And what about the mental health problems suffered by two firefighters who had to lock themselves in the Onslow Belmont fire hall while two RCMP officers outside shot up the station – wrongly believing that the shooter was barricaded inside.

NS Tartan, by Halifax artist Meg Ryan

Despite the RCMP setting up a few roadblocks, the shooter traveled a back road to Debert (27 km away) and slept overnight in his replica cruiser behind a welding shop. The police assumed he had died!

“Some people are concerned about the Commission’s independence, believing we may be susceptible to covering up for either the RCMP or the government.”

The Hon. Michael MacDonald, former chief justice of the NS Supreme Court

The police have lied to the public. Yet the facts above have been revealed and backed up. Still, one wonders if we will hear about them next week at the Inquiry.

The chief commissioner of the Mass Casualty Inquiry has pledged to the loved ones and the public that everything will come out. He insists the Commission will be fully transparent, “Some people are concerned about the commission’s independence, believing we may be susceptible to covering up for either the RCMP or government,” said the Hon. Michael MacDonald, former chief justice of the Nova Scotia Supreme Court, in his opening remarks to the Inquiry.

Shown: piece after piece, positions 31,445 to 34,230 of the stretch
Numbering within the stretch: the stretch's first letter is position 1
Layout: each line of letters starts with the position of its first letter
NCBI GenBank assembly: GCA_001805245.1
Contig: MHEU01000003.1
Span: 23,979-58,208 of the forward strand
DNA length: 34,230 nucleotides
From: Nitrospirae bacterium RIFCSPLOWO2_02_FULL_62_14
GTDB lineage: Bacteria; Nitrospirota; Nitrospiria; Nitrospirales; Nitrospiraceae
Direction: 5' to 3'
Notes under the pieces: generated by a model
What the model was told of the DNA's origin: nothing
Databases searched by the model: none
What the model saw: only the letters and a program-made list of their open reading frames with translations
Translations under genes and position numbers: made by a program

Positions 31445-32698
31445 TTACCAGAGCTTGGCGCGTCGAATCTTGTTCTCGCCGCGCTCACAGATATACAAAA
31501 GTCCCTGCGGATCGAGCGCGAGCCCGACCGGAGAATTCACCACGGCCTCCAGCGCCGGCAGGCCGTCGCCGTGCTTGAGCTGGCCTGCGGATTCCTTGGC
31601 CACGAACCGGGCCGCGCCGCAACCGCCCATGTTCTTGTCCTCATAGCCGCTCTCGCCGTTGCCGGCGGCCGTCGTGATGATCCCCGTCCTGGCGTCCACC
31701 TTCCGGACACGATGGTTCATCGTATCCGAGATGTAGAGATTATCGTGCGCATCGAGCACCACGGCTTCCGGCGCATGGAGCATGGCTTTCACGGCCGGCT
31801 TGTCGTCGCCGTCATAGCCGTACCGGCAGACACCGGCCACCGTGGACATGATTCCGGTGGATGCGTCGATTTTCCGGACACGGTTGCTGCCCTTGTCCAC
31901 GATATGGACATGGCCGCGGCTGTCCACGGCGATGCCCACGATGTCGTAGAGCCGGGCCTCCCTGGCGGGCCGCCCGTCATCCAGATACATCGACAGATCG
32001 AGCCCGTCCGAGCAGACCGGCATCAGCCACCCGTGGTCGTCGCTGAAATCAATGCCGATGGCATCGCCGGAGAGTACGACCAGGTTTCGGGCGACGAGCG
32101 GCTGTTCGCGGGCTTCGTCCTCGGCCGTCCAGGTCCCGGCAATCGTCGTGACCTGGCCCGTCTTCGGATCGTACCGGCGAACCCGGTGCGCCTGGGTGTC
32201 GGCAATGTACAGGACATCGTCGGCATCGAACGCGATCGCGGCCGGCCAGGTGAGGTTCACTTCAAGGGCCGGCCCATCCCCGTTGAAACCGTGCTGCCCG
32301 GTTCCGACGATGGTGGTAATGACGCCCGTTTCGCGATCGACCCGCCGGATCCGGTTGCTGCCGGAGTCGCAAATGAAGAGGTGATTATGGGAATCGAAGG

However we shall see exactly what does come out in evidence and in testimony next week. Some of the families of the dead have demanded a list of witnesses, whether they could be cross-examined, whether Wortman’s wife would be testifying, documents, and so far little has been forthcoming. Chief commissioner MacDonald has said the goal is a “restorative” process by which he has indicated he does not want to compel witnesses to testify. Before the Inquiry even began, it had cost $13 million. This week, on the first two days of the Inquiry, the families and other viewers were subjected to two days of expert panels, one on mental health and one on life in rural Nova Scotia. Both seemed like rather insulting diversions from the main issues.